What the British Airways dispute teaches us about negotiation

I know this is last week’s news, but I’ve been reflecting on the resolution of the BA dispute and what it teaches us about negotiation. Here is a summary of the dispute from  BBC News.

This is a dispute that had been going on for the last couple of years. At times it got very antagonistic. It is also a classic example of what happens when you negotiate from positions. Effectively, both sides drew lines in the sand that they were not prepared to cross (“this is our position”). Unfortunately there was a significant gap between the two parties, so no progress could be made. Worse than this, having stated their positions, it became increasingly difficult to move from that position without losing face. So it became a battle of egos as much as principles. How do we get out of such a predicament?

The eventual successful resolution of the dispute hinged on a copule of key decisons. Firstly, the principle public figues in the dispute were removed from the discussions. This from the BBC News report:

Former British Airways chief executive Willie Walsh, who became the focus of the anger of many union members during the dispute, moved into a new position earlier this year. He is now head of the company formed by the merger of BA and the Spanish carrier Iberia, International Airlines Group, and was succeeded by Mr Williams. At Unite, Mr McCluskey succeeded former joint general secretaries Tony Woodley and Derek Simpson. Len McCluskey praised Mr Williams for being “strong, brave and courageous” in reaching the agreement.”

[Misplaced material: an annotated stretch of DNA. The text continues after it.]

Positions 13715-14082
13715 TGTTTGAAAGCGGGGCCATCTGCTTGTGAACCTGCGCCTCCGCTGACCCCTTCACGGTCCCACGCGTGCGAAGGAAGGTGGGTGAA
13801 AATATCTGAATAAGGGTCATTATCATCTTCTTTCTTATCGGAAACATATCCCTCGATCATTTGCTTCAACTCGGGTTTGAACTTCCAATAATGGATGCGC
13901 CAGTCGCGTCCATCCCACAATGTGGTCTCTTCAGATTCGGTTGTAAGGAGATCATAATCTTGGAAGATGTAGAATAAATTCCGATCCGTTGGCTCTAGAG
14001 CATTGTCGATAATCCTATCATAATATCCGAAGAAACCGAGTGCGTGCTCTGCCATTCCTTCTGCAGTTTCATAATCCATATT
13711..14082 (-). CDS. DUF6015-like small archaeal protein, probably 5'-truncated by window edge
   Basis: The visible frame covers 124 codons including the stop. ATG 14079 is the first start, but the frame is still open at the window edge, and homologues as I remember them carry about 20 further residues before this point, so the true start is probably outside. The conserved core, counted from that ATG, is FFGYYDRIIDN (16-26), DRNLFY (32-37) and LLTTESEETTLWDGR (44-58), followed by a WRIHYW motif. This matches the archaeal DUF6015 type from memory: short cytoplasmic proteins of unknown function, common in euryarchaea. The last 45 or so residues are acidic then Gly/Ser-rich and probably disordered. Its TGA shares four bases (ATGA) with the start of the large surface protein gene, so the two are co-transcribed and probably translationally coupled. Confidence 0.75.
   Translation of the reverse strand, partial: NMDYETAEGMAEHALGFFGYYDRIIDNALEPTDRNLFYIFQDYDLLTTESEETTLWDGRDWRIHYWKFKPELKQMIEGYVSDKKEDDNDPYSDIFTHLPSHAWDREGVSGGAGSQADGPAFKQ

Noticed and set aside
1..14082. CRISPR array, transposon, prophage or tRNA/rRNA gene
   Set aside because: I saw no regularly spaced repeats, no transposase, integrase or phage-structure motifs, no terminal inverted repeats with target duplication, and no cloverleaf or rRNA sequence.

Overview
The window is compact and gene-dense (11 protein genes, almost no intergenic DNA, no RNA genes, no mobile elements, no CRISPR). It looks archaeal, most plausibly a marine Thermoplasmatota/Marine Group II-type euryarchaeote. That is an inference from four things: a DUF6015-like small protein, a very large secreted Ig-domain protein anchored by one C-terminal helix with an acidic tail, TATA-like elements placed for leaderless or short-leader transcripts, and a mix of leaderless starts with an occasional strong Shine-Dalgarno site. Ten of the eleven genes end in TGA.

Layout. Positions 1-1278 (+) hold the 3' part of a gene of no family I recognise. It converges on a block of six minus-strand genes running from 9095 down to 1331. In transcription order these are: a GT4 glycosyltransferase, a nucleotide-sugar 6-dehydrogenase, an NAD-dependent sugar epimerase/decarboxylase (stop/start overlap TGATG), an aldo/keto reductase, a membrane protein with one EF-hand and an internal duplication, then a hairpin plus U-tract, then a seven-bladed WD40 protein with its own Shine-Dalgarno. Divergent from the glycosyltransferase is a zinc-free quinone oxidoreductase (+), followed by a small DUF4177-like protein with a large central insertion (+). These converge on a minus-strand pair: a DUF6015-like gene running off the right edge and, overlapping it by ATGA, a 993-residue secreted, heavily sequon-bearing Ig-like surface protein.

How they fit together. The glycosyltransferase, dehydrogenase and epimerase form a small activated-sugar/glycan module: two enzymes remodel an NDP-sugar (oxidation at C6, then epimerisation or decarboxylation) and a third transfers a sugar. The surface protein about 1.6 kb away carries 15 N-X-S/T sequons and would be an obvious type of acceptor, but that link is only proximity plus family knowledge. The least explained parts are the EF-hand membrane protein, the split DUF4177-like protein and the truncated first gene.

Once the principle antagonists (and their egos) were replaced, there was an opportunity to start again. The above quote relfects 2 other changes that followed. Firstly, the negotiation style changed from Competitive (I win, You lose) to Collaborative (I win, You win). Secondly, this facilitated a change in strategy – negotiate from interests rather than from positions. This approach is about understanding the issue from the other person’s perspective (called second position in NLP) as well as your own. The result? Compromise and an outcome that both sides can live with. Research has shown that the collaborative approach is more likely to produce sustainable results and keeps a positive relationship between the 2 parties intact.

So, when you are planning your next negotiation try usind a combination of a collaborative approach and negotiate on interests rather than positions.

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